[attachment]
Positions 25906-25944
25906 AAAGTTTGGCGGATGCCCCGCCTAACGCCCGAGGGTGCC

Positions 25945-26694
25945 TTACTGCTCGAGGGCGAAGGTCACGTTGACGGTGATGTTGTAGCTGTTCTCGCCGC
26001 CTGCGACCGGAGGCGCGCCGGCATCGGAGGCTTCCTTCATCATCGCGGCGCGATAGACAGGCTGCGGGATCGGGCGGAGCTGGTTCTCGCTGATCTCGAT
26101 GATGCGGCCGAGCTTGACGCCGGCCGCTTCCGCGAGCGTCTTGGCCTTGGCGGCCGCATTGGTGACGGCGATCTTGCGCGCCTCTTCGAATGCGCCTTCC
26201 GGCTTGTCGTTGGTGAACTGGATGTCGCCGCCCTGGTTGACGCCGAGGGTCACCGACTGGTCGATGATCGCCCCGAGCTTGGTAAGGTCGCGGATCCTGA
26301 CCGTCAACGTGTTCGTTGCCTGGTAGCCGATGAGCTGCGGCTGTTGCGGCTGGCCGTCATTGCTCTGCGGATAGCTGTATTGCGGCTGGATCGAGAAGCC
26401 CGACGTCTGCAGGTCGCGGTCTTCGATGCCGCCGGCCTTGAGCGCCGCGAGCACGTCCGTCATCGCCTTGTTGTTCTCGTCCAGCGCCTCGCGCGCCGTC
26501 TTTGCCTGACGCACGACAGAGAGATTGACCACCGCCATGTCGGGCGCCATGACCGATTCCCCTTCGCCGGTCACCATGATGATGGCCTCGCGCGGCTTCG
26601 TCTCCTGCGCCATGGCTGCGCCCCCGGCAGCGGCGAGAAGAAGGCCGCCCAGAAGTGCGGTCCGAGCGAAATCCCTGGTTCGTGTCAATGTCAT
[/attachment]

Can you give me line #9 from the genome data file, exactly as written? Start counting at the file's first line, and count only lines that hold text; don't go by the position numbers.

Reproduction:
26401 CGACGTCTGCAGGTCGCGGTCTTCGATGCCGCCGGCCTTGAGCGCCGCGAGCACGTCCGTCATCGCCTTGTTGTTCTCGTCCAGCGCCTCGCGCGCCGTC